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Delayed S-400 activation could offer chance for Turkey-US ties to warm

Citing complications amid the coronavirus pandemic, Ankara has postponed the activation of its Russian-made S-400 missile systems, possibly opening an avenue to ease US-Turkey tensions.
ANKARA, TURKEY - NOVEMBER 25: The S-400 air defence system from Russia is activated for testing at Turkish Air Force's Murdet Air Base on November 25, 2019 in Ankara, Turkey. Turkey purchased the anti-aircraft weapons system from Russia over the objections of the United States, which has threatened to sanction Turkey and exclude it from its F-35 fighter jet program. The U.S. fears that the F-35, which is designed to evade such anti-aircraft systems, will be compromised if Turkey deploys both. (Photo by Gett

ISTANBUL — Turkey has been the subject of looming US sanctions ever since the S-400 missiles landed in Ankara last July. The Russian-made defense systems are said to pose security threats to NATO alliance equipment in the country and Turkey was booted from the F-35 fighter jet program as a result of the acquisition, escalating US-Turkey tensions indefinitely.

On Monday, Turkish officials said they would postpone the activation of the S-400 systems, scheduled to take place this month, citing complications stemming from the novel coronavirus pandemic, though plans to use the missiles remain unchanged. In response, US State Department spokesperson Morgan Ortagus told Reuters Washington continues to object “strenuously” to Ankara’s purchase of the missiles.

“We continue to stress at the highest levels that the S-400 transaction is the subject of ongoing CAATSA sanctions deliberations and it remains a major obstacle in the bilateral relationship and at NATO,” Ortagus said Monday, referring to the Countering America's Adversaries Through Sanctions Act.

Though the S-400s remain a point of contention, with Ankara officials claiming the missiles are a necessary defense measure, some analysts say the delayed activation offers an avenue for renewed negotiations between the United States and Turkey.

Ozgur Unluhisarcikli, director for the German Marshall Fund in Ankara, said the postponement is likely an attempt by Turkish officials to avoid additional economic strains in the form of sanctions amid a pandemic-induced global financial crisis, but the move could also be seen as an opening for bilateral talks.

“This creates a window of opportunity for the United States and Turkey to move beyond freezing the problem and towards taking steps to solve it,” Unluhisarcikli told Al-Monitor.

During a March 31 phone call with US President Donald Trump, Turkish President Recep Tayyip Erdogan inquired whether the US Federal Reserve could expand currency-swap arrangements to include Turkey’s monetary authority. The governor of Turkey's central bank, Murat Uysal, confirmed Sunday Turkey is currently seeking a number of swap agreements to help mitigate the economic impacts of the coronavirus.

Unluhisarcikli said such requests give Washington leverage in the S-400 issue. He added US officials could pursue confidence-building measures with Ankara by offering to deploy Patriot missiles systems in Turkey, as they have reportedly done in the past.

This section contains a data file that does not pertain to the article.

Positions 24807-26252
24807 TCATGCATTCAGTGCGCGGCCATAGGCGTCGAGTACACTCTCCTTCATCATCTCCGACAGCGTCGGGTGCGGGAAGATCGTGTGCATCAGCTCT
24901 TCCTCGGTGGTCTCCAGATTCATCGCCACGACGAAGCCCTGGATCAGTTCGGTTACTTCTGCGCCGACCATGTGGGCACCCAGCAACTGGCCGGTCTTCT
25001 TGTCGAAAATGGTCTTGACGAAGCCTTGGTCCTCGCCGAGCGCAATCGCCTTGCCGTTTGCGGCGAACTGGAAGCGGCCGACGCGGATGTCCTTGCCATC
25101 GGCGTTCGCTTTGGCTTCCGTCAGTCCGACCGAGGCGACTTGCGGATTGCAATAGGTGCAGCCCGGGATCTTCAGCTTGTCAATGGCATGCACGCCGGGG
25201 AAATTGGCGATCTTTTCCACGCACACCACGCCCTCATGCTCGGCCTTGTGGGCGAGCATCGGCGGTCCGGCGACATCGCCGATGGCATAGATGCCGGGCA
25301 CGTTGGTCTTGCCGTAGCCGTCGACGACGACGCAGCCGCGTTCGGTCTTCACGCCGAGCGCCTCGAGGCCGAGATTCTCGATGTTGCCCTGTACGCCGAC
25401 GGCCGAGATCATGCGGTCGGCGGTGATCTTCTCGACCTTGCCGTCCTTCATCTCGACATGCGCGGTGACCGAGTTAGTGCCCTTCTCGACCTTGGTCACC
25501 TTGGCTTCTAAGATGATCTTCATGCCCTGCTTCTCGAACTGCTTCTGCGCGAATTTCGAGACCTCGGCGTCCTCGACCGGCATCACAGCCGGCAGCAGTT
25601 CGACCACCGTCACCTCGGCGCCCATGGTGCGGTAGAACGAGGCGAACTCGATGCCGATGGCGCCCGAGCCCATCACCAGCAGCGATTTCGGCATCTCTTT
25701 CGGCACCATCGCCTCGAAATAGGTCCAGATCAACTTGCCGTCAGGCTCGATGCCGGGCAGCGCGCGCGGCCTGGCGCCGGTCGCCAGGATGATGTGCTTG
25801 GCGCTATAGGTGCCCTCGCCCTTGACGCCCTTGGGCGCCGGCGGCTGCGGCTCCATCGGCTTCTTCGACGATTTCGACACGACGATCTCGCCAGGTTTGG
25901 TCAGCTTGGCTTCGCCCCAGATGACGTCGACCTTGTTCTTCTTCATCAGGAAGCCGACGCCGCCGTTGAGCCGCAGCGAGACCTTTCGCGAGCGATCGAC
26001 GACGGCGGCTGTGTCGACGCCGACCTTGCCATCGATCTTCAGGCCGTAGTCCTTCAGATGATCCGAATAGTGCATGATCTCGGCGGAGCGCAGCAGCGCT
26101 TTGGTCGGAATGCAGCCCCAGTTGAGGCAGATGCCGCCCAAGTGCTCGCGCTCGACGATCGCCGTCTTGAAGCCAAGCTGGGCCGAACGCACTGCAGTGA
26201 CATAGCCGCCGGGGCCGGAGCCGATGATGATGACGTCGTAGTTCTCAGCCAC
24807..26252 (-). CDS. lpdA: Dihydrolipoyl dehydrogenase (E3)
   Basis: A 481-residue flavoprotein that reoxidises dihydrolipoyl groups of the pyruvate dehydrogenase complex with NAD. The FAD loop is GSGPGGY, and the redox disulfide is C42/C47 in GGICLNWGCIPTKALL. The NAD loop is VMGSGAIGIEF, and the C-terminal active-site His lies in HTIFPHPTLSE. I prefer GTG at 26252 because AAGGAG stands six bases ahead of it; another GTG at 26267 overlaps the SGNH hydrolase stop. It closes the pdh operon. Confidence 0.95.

Noting the increasing prospects for escalation between the Turkish military and forces supporting the Syrian regime in the nation’s Idlib province, Unluhisarcikli said Patriot missiles could replace Russian hardware and serve Turkey’s defense needs.

“The US administration does not need congressional approval for this because it’s not a sale,” Unluhisarcikli told Al-Monitor. “In return, the United States could ask Turkey not to activate the S-400 for a year.”

He added, the current pause in activating the S-400s “should not lead to complacency, neither in Washington nor in Ankara. The two countries are gaining time … but unless they use this time wisely, they will just be taking a break before the next political crisis.”

In other coronavirus-related developments, Erdogan announced a four-day lockdown would be imposed from April 23 to 26 on Turkey’s largest cities to slow the spread of COVID-19. To date, the Turkish state has imposed similar back-to-back weekend curfews, but medical experts said temporary curfews were not enough to contain the pandemic in Turkey, which as of Tuesday recorded 95,591 confirmed cases and 2,259 virus-linked deaths.

The upcoming four-day lockdown will take place during a national holiday on Thursday, and Erdogan said future curfews were possible. Existing measures to limit the spread of the coronavirus in Turkey include a full curfew on senior citizens and most people under 20 years of age, as well as domestic and international travel restrictions and the temporary closure of all restaurants, cafes and bars.

The economic impacts of the pandemic are expected to be significant for all emerging markets, including Turkey, which has limited central bank reserves after a 2018 currency crisis. According to a Reuters poll published Tuesday, Turkey’s economy is expected to shrink for the first time in more than a decade, as the median forecast of about 40 economists estimated a contraction of 1.4% in 2020.

Last week, a report by the International Monetary Fund estimated Turkey’s economy would contract by 5% this year and unemployment could reach 17.2%. Though IMF officials said they were speaking with Ankara regarding possible emergency assistance and some analysts have speculated Turkish officials will need to accept international funding to weather the pandemic, presidential spokesman Ibrahim Kalin told CNN Turk that no such agreement was on the table.

“We do not have IMF on our agenda. … Turkey does not have an agenda of making a new deal with the IMF, no credit or a new standby agreement,” Kalin said in the televised interview on April 12.

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